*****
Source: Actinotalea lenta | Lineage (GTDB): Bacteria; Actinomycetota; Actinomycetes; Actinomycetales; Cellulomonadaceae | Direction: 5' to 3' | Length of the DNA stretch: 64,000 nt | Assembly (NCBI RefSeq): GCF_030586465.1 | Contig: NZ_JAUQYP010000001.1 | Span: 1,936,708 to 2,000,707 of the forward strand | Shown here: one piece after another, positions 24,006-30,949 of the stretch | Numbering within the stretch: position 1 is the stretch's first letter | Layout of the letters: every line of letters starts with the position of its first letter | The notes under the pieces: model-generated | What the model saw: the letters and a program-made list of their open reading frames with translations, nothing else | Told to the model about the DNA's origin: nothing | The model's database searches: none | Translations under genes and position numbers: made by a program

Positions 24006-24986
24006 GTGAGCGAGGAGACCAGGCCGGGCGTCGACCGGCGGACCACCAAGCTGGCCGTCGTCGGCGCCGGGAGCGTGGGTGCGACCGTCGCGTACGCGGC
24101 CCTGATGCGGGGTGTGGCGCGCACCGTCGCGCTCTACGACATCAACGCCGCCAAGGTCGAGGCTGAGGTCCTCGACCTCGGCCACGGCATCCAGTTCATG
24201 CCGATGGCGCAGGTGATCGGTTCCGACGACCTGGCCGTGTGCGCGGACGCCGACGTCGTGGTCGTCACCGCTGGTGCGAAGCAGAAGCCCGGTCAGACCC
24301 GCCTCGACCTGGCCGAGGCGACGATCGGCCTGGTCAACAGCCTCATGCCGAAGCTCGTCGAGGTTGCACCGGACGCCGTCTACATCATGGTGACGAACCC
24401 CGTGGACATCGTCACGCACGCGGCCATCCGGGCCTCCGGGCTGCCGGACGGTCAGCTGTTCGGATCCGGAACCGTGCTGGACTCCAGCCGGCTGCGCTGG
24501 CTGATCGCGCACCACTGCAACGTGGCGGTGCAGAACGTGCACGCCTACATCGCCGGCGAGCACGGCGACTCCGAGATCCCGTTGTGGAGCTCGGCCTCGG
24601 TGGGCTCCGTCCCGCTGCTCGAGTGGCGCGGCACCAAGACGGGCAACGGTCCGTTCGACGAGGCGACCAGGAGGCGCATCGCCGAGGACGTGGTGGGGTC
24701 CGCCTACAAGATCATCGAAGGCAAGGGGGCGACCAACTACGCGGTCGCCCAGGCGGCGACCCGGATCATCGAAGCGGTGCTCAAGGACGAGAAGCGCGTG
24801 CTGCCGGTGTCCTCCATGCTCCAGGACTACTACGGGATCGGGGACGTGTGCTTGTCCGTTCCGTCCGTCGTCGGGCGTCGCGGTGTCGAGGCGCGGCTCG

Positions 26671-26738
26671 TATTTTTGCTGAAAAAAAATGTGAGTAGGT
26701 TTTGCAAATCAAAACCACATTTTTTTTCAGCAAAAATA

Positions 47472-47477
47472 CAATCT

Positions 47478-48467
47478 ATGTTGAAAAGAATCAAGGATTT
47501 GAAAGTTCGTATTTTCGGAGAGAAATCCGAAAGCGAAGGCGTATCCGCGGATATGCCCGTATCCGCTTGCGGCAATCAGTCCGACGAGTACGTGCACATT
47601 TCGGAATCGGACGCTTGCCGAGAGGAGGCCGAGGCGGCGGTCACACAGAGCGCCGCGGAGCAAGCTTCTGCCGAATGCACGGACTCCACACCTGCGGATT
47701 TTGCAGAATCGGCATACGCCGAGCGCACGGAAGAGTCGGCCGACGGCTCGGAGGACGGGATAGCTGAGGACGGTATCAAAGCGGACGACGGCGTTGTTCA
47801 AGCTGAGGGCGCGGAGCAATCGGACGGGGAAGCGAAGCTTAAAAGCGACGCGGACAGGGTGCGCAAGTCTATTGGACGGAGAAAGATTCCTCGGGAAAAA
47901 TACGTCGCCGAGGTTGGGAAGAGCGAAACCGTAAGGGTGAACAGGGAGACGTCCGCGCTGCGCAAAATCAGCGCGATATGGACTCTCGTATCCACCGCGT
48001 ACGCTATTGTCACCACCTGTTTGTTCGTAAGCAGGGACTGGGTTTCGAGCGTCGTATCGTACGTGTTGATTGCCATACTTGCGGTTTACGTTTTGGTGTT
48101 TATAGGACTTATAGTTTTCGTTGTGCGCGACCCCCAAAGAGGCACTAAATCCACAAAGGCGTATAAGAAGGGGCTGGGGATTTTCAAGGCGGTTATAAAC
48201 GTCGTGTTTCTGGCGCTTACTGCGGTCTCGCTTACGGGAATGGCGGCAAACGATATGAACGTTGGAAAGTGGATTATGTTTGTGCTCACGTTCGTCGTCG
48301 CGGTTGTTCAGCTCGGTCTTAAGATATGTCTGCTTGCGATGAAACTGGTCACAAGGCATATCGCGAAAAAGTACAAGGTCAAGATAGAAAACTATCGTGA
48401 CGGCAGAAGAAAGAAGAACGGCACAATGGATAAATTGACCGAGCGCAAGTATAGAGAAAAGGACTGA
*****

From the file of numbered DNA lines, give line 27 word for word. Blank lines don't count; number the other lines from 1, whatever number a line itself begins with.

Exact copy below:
48301 CGGTTGTTCAGCTCGGTCTTAAGATATGTCTGCTTGCGATGAAACTGGTCACAAGGCATATCGCGAAAAAGTACAAGGTCAAGATAGAAAACTATCGTGA